Cisco: Developers spend majority of time firefighting

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A new survey from Cisco reveals that software developers are spending more than 57% of their time in “war room” meetings to resolve application performance issues, rather than focusing on building new software to drive innovation. 

The findings highlight the immense pressure facing developers today. Globally, 85% of those surveyed report increased demands to accelerate software release velocity, while 77% cite mounting pressure to deliver seamless and secure digital experiences.

However, developers find themselves constantly pulled away from creating new code to assist IT operations teams in managing ongoing application availability and performance problems. This results in developers spending hours debugging applications instead of innovating.

The core issue, according to the survey, is that organisations lack the proper tools and visibility to understand the root causes of application issues. Without a unified view across applications and the supporting IT infrastructure, three-quarters (75%) of developers fear their company is at increased risk of critical application downtime and disruptions.

The situation is taking a major toll on developer morale and retention. 82% feel frustrated and demotivated, while 54% are increasingly inclined to leave their current job due to the lack of effective monitoring solutions.

“Organisations cannot afford an exodus of talent simply because their IT teams don’t have the tools needed to do their jobs,” said Shannon McFarland, Vice President at Cisco DevNet. “When things go wrong, it’s incredibly difficult to quickly identify root causes, often resulting in panic situations where developers must spend hours assisting IT ops.”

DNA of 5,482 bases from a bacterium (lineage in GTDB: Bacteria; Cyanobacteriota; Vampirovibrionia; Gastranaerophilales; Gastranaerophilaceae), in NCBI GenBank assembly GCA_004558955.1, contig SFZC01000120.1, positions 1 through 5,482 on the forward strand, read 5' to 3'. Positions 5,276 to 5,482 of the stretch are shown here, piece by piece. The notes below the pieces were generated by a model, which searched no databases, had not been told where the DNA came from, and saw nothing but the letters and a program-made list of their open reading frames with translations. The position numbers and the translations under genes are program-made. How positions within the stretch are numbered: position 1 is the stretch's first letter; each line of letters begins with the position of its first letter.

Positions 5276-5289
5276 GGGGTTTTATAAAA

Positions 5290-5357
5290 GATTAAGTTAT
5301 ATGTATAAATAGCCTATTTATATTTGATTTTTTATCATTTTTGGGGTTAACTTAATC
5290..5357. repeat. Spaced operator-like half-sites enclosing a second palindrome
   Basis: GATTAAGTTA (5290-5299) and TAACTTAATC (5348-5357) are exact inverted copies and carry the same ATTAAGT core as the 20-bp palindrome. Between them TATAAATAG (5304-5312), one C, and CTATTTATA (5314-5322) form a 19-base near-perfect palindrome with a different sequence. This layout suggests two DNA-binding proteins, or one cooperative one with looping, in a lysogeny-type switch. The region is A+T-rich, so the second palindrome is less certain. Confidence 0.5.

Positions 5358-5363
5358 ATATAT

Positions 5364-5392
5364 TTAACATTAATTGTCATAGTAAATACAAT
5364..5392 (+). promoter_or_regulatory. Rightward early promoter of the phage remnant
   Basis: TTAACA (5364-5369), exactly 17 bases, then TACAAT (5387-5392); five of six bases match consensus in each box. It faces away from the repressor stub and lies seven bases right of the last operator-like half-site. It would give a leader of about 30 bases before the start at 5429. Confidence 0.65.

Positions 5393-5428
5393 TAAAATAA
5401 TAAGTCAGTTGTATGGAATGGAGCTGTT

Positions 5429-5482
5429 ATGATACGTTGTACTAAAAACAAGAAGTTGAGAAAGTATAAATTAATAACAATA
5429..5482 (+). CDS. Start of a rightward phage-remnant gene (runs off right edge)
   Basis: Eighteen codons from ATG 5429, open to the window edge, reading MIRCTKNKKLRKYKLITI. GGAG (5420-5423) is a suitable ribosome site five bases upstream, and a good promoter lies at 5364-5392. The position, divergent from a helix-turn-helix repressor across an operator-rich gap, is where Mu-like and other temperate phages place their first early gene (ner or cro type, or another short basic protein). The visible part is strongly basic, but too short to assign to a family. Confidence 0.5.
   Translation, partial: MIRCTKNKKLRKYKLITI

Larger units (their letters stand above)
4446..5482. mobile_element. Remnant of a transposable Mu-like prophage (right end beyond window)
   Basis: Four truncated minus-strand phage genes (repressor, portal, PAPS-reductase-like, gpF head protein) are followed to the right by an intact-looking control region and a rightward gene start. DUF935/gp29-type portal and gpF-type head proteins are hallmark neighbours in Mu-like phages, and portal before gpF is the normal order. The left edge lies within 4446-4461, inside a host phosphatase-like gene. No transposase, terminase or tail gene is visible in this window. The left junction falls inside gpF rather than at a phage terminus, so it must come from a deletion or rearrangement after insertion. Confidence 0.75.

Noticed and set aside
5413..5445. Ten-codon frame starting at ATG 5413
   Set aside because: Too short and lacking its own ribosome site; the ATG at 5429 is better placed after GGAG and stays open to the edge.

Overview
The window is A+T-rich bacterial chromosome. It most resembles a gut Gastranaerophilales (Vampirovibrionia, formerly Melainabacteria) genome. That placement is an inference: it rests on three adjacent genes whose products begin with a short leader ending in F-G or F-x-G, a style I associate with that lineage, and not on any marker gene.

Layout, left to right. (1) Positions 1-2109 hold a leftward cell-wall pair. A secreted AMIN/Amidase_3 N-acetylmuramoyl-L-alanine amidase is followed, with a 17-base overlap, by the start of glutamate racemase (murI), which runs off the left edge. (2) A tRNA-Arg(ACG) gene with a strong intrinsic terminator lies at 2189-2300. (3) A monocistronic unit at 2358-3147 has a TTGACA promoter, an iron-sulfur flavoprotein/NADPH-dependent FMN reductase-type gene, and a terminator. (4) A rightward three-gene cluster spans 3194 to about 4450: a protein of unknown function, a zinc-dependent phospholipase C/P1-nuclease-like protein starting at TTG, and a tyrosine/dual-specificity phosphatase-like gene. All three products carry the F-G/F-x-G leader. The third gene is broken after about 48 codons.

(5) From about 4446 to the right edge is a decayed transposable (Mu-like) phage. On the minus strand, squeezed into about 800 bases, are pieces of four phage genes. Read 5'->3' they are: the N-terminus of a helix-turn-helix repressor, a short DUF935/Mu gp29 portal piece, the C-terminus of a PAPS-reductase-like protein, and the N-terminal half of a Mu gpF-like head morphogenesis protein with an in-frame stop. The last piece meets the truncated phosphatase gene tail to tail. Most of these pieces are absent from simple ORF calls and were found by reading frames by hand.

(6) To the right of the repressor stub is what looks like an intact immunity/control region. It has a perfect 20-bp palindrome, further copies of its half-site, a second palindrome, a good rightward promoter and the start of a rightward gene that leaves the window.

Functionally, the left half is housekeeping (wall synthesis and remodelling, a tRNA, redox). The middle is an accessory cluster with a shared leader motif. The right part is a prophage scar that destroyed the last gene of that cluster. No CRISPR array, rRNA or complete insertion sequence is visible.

What’s the solution?

The survey reveals that 91% of developers believe they should play a bigger role in selecting monitoring solutions for their organisation. Above all, they point to full-stack observability as a potential game-changer.

Full-stack observability provides unified visibility into applications and infrastructure across cloud and on-premises environments. While not the primary users, 78% of developers say implementing full-stack observability would be beneficial.

76% stated it’s becoming impossible to do their job because IT operations lack the needed insights to effectively manage performance. 94% said full-stack observability is the key to escaping war rooms and refocusing on innovation.

In addition to observability, 39% of developers believe their organisation would benefit from deploying AI to automate issue detection and real-time resolution.  

Moreover, 57% see a need for greater ongoing collaboration between developers and IT teams, continuing the shift toward DevOps practices that embed performance and security into the development lifecycle.

“At a time when developer talent is in such high demand, organisations must empower their teams with the tools they need to perform to their full potential,” added McFarland. “Full-stack observability has become mission-critical to delivering the digital experiences consumers now demand.”

(Photo by Brian Wangenheim)

See also: Stack Overflow and OpenAI partner to empower developers

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